- Development Team: In charge of developing the project. That’s us too!
Given that the project is complex, communication is essential for its success. Scrum establishes that during each sprint, a number of meetings must happen to ensure any changes or problems are known and addressed properly.
At the beginning of each sprint, a two-part meeting called Sprint Planning takes place between the development team, the product owner and ScrumMaster (and anyone else who can provide value to the project). In this meeting the project backlog is analyzed and a new document called the sprint backlog is created. This meeting should not last more than 4 hours.
The sprint backlog is created by the development team and defines what can (and will) be delivered at the end of the sprint. Note that it is not the product owner nor the ScrumMaster who defines what will be worked on, but the development team. This might look strange, even risky, but doing so has its roots in the belief that empowering the development team will have a much better effect in the deliverables than imposing what needs to be done. In the sprint backlog, all tasks are broken down to chunks of 2, 4 or 6 hours. If a task will take more than 8 hours, it should be broken down.
Every day during the sprint, at the beginning of the day, the development team, the ScrumMaster and –optionally– the product owner meet for no more than 15 minutes in what is called the Daily Scrum. During this short meeting each member of the development team take a turn to express what was done the day before and what will be done during the day. It also must be stated what issues or problems he/she is facing that will prevent him/her from completing the work.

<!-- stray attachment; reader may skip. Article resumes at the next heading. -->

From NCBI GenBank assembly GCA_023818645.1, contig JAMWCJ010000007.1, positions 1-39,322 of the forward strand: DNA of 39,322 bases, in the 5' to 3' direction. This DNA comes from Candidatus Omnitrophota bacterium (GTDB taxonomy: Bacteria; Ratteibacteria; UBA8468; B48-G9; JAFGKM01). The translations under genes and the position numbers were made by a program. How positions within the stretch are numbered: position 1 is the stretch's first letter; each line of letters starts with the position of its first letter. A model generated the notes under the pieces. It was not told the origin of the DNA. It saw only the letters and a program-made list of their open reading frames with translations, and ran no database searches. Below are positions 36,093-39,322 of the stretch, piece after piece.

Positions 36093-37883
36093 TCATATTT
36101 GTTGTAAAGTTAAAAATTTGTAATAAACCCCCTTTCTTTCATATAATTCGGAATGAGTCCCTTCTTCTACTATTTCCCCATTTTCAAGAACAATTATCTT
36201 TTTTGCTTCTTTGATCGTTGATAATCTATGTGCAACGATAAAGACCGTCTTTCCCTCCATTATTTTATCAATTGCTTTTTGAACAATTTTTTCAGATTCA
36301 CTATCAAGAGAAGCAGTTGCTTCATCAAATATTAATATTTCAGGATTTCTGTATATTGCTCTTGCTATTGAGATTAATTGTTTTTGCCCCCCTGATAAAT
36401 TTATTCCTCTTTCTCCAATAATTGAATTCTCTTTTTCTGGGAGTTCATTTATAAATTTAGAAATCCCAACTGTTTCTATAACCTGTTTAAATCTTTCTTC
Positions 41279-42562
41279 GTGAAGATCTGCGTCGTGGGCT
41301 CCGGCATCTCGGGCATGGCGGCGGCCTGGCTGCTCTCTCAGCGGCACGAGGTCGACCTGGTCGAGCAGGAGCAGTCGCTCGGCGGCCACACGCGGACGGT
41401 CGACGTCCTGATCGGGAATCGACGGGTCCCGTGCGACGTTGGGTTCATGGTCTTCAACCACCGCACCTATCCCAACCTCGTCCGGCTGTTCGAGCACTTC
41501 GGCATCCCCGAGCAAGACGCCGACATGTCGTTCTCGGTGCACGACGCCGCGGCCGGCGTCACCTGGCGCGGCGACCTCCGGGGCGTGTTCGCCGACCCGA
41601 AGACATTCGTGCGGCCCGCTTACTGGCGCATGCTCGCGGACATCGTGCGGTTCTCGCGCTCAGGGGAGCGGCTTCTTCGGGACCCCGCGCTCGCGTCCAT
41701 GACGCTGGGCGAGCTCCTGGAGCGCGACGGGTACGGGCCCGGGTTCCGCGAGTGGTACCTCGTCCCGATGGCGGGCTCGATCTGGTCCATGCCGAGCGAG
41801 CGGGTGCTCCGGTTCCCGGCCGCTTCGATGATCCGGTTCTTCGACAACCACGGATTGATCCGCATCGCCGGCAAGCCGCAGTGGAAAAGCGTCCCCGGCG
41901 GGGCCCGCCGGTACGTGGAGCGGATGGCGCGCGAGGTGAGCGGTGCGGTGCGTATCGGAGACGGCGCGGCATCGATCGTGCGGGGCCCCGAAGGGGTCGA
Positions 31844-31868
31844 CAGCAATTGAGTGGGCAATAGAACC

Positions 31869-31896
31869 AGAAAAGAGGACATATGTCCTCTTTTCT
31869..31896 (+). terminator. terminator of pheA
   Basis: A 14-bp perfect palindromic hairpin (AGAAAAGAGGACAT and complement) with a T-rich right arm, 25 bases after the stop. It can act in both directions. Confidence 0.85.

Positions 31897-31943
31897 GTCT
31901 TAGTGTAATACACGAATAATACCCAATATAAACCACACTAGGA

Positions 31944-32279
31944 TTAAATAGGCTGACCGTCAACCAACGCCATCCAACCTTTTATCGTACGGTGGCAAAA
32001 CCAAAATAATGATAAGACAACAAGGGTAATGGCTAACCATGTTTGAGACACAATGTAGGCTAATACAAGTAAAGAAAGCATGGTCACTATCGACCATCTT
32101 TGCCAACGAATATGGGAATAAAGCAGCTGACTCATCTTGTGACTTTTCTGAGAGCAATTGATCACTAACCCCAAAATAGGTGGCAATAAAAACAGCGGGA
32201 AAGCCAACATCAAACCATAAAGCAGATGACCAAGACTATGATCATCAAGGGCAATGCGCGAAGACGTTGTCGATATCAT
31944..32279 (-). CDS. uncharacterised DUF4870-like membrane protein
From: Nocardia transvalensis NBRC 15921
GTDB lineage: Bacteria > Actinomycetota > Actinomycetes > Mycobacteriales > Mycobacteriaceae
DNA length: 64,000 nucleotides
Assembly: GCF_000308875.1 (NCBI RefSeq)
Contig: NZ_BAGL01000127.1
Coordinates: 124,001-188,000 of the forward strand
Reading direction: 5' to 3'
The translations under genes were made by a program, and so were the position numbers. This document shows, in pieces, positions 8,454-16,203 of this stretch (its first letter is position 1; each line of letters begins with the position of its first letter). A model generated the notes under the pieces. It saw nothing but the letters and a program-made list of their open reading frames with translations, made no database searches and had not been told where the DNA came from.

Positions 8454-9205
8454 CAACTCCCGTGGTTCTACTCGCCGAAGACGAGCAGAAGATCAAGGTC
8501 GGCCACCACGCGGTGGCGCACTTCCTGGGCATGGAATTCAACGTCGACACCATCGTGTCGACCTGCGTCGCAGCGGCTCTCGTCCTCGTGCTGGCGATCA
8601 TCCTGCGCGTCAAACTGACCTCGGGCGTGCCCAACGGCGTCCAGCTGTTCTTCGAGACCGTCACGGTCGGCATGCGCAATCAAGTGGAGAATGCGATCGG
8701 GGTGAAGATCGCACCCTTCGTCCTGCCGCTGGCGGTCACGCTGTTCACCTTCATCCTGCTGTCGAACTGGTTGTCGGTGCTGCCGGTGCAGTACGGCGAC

It is the job of the ScrumMaster to take note of those issues and problems, and after the meeting start working on eliminating or minimizing them so the developers can complete their tasks. Also note that during this daily meeting only the members of the development team will speak. This will keep the meeting short and concise.
At the end of the sprint, a final meeting called Sprint Review takes place; in it, the development team presents the product owner the deliverables of the sprint. After this presentation, the developers also have a meeting called Retrospective. A retro is an analysis of the sprint, where they expose the challenges they faced, and how they overcame them (this is similar to a post-mortem analysis), so everyone benefits from the experience.
Once the sprint is over, a new sprint starts and the whole process begins again. When does it finish? When all the items in the project backlog are completed, which means the project is done.
This is at a glance the methodology of Scrum. This is how we work at CSW Solutions to help you manage your complex software projects so they can be completed, even in high levels of uncertainty and change. Next in our agenda is a case study, so stay with us.